Traumatic abdominal wall injuries encompass a broad clinical and radiological spectrum and are identified in approximately 9% of blunt trauma patients. The most severe form of abdominal wall injury—a traumatic abdominal wall hernia—is seen in less than 1.5% of blunt abdominal trauma patients. However, the incidence of concurrent intra-abdominal injuries in these patients is high and can result in significant morbidity and mortality. Although the diagnosis of abdominal wall injuries is typically straight forward on CT, associated injuries may distract the interpreting radiologist in more subtle cases. Thus, it is important for the radiologist to identify abdominal wall injuries and their associated injuries on admission CT, as these injuries typically require surgical correction early in the course of their management. Untreated abdominal wall injuries subject the patient to increased risk of delayed bowel incarceration and strangulation. Therefore, it is important for the radiologist to be knowledgeable of injuries to the abdominal wall and commonly associated injuries to provide optimal patient triage and expedite management.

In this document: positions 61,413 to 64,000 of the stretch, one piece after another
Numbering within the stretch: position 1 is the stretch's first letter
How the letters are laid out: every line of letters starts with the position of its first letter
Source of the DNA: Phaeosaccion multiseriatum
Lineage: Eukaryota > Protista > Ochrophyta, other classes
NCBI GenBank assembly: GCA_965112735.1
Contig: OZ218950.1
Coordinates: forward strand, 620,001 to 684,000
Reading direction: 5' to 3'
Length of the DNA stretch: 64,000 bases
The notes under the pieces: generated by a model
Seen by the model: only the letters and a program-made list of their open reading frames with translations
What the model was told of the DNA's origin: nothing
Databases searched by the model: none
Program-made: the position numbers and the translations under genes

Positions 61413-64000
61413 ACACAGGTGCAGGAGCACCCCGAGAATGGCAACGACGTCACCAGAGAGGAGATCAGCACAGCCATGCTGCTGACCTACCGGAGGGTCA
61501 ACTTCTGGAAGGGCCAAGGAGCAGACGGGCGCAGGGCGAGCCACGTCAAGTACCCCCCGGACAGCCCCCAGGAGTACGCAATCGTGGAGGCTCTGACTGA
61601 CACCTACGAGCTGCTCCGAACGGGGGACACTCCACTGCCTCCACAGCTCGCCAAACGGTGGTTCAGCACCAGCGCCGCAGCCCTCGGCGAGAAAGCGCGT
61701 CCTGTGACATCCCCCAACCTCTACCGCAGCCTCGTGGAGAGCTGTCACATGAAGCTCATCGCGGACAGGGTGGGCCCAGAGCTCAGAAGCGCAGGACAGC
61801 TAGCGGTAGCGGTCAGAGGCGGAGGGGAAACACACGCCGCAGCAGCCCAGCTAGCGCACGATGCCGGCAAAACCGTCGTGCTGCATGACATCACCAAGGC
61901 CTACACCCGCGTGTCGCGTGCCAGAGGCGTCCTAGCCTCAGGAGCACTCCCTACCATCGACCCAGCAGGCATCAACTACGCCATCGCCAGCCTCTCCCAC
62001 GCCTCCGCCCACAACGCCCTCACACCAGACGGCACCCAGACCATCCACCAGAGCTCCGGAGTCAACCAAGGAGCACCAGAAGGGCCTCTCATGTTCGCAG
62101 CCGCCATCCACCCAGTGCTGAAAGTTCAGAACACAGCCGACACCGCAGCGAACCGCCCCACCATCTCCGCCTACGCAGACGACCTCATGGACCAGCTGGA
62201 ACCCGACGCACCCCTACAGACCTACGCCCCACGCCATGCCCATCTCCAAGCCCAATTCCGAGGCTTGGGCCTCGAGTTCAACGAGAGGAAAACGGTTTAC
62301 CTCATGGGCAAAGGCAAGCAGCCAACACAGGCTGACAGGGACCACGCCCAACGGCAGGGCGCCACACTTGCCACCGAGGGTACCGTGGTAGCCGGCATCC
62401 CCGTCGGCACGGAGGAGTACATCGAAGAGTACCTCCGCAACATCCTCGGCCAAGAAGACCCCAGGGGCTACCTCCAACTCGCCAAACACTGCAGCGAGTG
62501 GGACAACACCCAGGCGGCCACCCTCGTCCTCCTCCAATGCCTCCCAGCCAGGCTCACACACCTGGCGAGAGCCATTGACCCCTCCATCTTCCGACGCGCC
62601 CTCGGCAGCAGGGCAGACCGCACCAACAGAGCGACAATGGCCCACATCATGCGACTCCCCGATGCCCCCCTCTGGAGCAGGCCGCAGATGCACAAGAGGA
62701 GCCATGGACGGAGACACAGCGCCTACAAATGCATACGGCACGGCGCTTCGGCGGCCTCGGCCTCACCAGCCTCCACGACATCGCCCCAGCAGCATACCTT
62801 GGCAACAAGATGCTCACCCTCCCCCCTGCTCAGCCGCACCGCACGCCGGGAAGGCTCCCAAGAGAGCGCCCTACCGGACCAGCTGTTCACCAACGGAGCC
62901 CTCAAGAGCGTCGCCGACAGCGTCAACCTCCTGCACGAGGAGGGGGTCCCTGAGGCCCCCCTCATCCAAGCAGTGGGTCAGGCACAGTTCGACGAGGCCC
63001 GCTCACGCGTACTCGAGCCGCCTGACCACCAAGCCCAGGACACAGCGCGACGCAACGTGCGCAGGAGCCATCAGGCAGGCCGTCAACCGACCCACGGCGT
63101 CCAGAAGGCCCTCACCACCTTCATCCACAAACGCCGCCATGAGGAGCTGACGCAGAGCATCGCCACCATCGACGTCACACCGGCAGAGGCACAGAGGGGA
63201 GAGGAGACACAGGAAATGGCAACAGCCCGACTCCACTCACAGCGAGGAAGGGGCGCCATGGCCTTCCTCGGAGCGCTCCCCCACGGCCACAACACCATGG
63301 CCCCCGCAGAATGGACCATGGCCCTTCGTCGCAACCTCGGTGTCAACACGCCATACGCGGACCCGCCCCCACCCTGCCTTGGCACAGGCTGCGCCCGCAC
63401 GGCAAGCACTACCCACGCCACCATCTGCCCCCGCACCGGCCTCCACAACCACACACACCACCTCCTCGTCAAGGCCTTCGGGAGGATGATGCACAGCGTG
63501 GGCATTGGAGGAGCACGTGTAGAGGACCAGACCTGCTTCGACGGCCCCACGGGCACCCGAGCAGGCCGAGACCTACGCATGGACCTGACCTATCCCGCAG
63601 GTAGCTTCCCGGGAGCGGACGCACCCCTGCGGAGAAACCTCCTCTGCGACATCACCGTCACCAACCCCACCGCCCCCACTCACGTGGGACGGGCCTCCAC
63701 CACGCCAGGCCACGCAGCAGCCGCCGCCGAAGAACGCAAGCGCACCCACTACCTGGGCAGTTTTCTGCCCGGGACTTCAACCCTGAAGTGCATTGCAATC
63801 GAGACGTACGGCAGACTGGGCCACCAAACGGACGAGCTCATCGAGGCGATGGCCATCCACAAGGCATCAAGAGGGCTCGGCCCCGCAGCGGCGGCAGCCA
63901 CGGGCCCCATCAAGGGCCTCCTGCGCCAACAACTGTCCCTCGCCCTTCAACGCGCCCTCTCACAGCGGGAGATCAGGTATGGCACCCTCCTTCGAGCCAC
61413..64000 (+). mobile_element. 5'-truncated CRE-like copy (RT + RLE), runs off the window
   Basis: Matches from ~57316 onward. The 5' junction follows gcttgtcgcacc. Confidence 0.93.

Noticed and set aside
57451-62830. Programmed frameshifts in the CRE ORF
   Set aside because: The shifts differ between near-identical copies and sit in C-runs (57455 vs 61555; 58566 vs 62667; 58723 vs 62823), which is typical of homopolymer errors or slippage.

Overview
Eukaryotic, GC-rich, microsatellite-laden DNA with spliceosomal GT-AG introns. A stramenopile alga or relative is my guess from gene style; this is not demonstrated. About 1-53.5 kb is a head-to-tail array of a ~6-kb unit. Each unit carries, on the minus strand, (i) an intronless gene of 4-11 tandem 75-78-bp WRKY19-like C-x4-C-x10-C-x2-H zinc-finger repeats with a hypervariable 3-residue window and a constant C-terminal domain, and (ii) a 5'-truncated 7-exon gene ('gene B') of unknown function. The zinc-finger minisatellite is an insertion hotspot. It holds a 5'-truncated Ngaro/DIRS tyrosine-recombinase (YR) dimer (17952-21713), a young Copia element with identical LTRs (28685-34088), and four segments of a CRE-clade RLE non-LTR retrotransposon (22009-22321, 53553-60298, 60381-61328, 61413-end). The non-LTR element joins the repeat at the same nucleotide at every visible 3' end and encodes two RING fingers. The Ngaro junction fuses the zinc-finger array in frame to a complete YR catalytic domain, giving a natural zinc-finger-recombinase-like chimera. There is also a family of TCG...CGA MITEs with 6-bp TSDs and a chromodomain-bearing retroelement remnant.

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The authors would like to thank medical illustrator Tom Dolan, MS from the University of Kentucky College of Medicine for creating the medical illustration seen in Fig. 1.
Author SDS receives research grant support from the Department of the Army (unrelated to the content of this manuscript).
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The authors declare that they have no conflict of interest.
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Steenburg, S.D., Padilla-Jones, B., Lee, J.T. et al. Traumatic abdominal wall injuries—a primer for radiologists. Emerg Radiol 28, 361–371 (2021). https://doi.org/10.1007/s10140-020-01842-w
- Blunt trauma
- Traumatic abdominal wall hernia
- Traumatic abdominal wall rupture
- Traumatic lumbar hernia